The only time I ever shoplifted was at the age of 10 in Fred’s store for a pack of Bob’s. Soon after that, I was at the store with a fortune, a whole dime, to buy whatever I wanted. So I bought a RC Cola and a Zero candy bar. They were a nickel each back then. But before I could pay Fred, I dropped the dime and it rolled away. Fred and I looked everywhere around that counter, but we never found that dime. I had to put my RC back and Fred put the Zero back. I considered that lost to be an omen and I never stole from a store again.

There was an opening at the end of the candy counter and then another counter where  Fred took orders and the cash register sat. I can still picture Fred in his overalls, with a grocery list in his hands, running around the store, getting stuff off the shelves around the store and bringing it back to the counter. He would give a  brown paper bag a sling to open it and put some groceries in it. He had an old cash register, that when you pressed a key, the amount showed up in a window at the top of it. He totaled your grocery bill up, using a lead pencil, to add the prices up on a brown paper bag, and if it was on credit, he wrote it down in a ticket book, gave you a carbon copy, leaving the original in the book.

Next to the counter and the cash register was a cooler where Fred kept meat and cheese and other deli products.  He had two big rolls of paper, he wrapped bologna and cheese and stuff like that in the white paper and other stuff in brown paper. He sliced the bologna off in pieces, from a big long package shaped like a log with a butcher knife, rarely ever missing the pound mark.

 A big pot belly coal burning stove sat in the back of the store. In the winter Fred would have it fired up and the men would be gathered around it. Some men would be playing checkers or pitching pennies at a crack in the wooden floor.  Others would stand near the stove warming themselves and either spreading the latest gossip and news or just listening to the others talking. They would stand and warm one side of their body and then turn the other side of their body toward the heater. A favorite place to be was stand with your back to the stove and looking out a window at the back of the store.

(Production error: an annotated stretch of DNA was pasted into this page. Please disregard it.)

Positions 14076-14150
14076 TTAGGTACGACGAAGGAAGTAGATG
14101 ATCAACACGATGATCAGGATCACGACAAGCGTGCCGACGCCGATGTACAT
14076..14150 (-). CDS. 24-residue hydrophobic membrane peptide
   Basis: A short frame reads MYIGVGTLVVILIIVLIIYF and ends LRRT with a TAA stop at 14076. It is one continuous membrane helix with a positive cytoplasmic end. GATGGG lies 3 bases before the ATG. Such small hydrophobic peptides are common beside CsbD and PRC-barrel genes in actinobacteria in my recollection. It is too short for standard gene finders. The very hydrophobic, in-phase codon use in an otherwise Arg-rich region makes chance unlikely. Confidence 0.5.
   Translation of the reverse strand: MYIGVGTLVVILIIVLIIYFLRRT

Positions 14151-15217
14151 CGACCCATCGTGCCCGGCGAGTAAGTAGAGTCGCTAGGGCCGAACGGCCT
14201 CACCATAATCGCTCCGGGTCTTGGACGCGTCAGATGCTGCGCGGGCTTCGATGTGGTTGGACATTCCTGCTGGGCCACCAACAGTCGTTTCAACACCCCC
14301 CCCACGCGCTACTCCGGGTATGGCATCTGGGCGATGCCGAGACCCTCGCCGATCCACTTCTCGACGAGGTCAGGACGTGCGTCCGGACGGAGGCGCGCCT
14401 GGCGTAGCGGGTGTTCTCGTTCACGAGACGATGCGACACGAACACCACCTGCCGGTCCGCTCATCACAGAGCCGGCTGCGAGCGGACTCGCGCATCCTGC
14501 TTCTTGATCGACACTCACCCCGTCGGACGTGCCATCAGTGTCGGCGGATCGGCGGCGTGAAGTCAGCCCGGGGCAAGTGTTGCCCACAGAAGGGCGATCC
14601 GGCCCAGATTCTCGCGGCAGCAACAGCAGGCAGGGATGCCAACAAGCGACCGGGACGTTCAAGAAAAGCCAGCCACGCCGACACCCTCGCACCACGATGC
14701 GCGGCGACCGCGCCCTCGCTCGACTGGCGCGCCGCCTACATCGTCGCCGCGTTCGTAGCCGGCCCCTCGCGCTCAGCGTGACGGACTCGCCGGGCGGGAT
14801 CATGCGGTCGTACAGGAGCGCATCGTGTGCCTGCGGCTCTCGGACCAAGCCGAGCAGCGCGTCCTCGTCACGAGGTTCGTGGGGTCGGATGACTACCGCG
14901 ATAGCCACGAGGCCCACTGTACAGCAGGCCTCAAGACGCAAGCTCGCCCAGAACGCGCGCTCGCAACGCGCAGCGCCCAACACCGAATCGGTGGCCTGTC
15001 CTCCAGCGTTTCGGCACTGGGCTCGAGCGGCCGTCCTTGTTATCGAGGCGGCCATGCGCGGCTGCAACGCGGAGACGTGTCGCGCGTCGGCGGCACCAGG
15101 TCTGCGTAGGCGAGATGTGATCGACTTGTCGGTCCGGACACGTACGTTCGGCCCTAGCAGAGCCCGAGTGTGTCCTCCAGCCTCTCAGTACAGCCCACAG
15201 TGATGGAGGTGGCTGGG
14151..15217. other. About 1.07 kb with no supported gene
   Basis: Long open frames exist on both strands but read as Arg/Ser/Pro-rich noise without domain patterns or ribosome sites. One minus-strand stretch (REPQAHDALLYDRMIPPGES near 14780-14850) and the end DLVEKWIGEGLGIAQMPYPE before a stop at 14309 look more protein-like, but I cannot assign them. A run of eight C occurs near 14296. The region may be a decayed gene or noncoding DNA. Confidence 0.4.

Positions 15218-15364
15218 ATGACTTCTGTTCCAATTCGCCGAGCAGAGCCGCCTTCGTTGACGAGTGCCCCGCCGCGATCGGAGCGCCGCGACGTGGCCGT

Coming in the front door, to the right, was an ice cream box, and behind it more shelves,  stocked with merchandise. A banana stalk always hung behind the ice cream box. Next there was a Coca Cola Box. It was full of ice water that kept cold drinks cold.

Everybody that bought a Coca Cola, always looked at the bottom of the bottle to see what city and state the bottle was made in. Sometimes if two men came in together they would play far away to see who paid for the cokes. Most everybody that came in and bought a coke offered to buy a one for everybody in the store. Now if he didn’t, he was talked about, after he left. But if a man accepted a coke, he could became the subject of gossip too, he always accepts a coke, but he never offers to buy anybody else one. Being a small boy I always felt that the offer was never meant for me. But anytime I had 5 cents for a coke I always felt guilty by not offering to buy somebody else one.

Sure wish I could get an ice cold RC out of one of those old fashion Coca Cola boxes right now and a Zero candy bar to go with it for a dime again.